The end of Push PR/MarketingPosted: September 29, 2010 | |
I’ve been a little slow in making this mental leap but it occurred to me today that we have (or at least should) now finally seen the end of push-based marketing activities. For years people in PR, advertising, direct mail etc have created marketing campaigns designed to push information at consumers as a way of engaging with them. While brands may well have done research on their customer base they had limited contact with them outside of the sales and customer support processes. All that has changed with social media. Brands no longer ‘control’ what messages get put out OR when those messages are communicated. While brands do still push messages out, consumers create their own messages and communicate them when they want. Messages like: “the PlayBook from BlackBerry/RIM is a me too product.” Indeed, managing this aspect of the conversation around a brand or product is now at least as important than managing the company created content. Yet I wonder how many brands really do manage the conversations consumers are having? I meet quite a few senior communications people in my work and many talk about the importance of this but it still seems that 90% of the effort is directed towards the content they as businesses create. Listening and shaping the conversations already taking place? Well they may do the former but rarely the latter. I believe this is largely because they don’t know how to, or have never really tried.
Why wouldn’t brands try and shape existing conversations about them? In large part brands seem to feel that it’s much harder to try and change someone’s argument than it is to start a new one. That may be true but in reality, shifting the debate is a way of shaping a conversation. It just needs some careful thought, planning and action. It’s my belief that brands should be sitting down every week (at least) and discussing the conversations taking place on-line about them. These online conversations are really a digital version of what their customers believe be it good or bad. By understanding these conversations they are getting a valuable pulse check on their customer-base which in turn should enable them to join in discussions with real integrity. Again though, I don’t see enough brands doing this. All too often brands will monitor the conversations but then review them long after the debate has moved on or take little action when they do see a rising topic. This isn’t true of all brands of course. Some have jumped in to the social marketing world feet first and are learning some great lessons in the process.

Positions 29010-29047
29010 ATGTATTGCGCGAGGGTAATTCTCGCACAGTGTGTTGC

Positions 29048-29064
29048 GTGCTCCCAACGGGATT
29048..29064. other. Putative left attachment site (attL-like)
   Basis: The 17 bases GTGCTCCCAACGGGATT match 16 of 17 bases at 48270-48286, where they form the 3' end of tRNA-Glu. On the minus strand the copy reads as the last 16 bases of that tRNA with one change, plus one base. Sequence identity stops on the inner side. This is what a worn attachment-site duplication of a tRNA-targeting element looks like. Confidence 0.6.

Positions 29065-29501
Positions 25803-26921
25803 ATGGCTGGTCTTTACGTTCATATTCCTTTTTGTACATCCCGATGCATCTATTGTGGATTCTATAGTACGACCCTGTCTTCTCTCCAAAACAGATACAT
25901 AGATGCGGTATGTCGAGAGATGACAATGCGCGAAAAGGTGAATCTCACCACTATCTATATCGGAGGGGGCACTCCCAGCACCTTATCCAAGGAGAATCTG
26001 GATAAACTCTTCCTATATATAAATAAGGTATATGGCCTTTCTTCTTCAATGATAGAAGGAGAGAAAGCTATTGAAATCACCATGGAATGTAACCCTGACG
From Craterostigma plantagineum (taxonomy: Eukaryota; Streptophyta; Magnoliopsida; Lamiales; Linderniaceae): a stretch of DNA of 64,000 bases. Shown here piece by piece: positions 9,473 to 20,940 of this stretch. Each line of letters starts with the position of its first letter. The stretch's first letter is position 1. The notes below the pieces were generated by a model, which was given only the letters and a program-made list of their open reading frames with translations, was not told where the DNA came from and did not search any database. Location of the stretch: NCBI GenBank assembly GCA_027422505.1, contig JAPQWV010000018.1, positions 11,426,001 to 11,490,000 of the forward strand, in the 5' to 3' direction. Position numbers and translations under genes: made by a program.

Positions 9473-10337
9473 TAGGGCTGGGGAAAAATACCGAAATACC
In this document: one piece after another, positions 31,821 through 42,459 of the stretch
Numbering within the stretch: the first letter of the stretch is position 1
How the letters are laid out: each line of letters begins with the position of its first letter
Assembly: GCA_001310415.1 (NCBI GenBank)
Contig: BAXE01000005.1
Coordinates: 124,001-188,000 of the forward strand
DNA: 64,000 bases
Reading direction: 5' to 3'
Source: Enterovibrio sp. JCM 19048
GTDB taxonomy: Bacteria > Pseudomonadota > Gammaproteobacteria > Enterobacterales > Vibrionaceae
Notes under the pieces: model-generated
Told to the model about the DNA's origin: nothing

In closing I want to talk briefly about the worst way to tackle social marketing. This is where brands simply replace their current marketing tools with social tools. This largely means they carry on trying to push messages at consumers, they just use Facebook, Twitter etc to do it. Ironically some brands believe that by doing this they have really embraced digital/social marketing and are being progressive. In my mind all they’ve really done is swapped one bad habit for another. In short, I’d urge brands to give some thought to how much of their marketing is them joining in the conversation versus starting it. If you are always the one starting a dialog, it isn’t really a dialog, it’s a speech. So unless you are Martin Luther King or Winston Churchill you’re better of using those things on either side of your head that Apple designed the iPod for. RIP Push.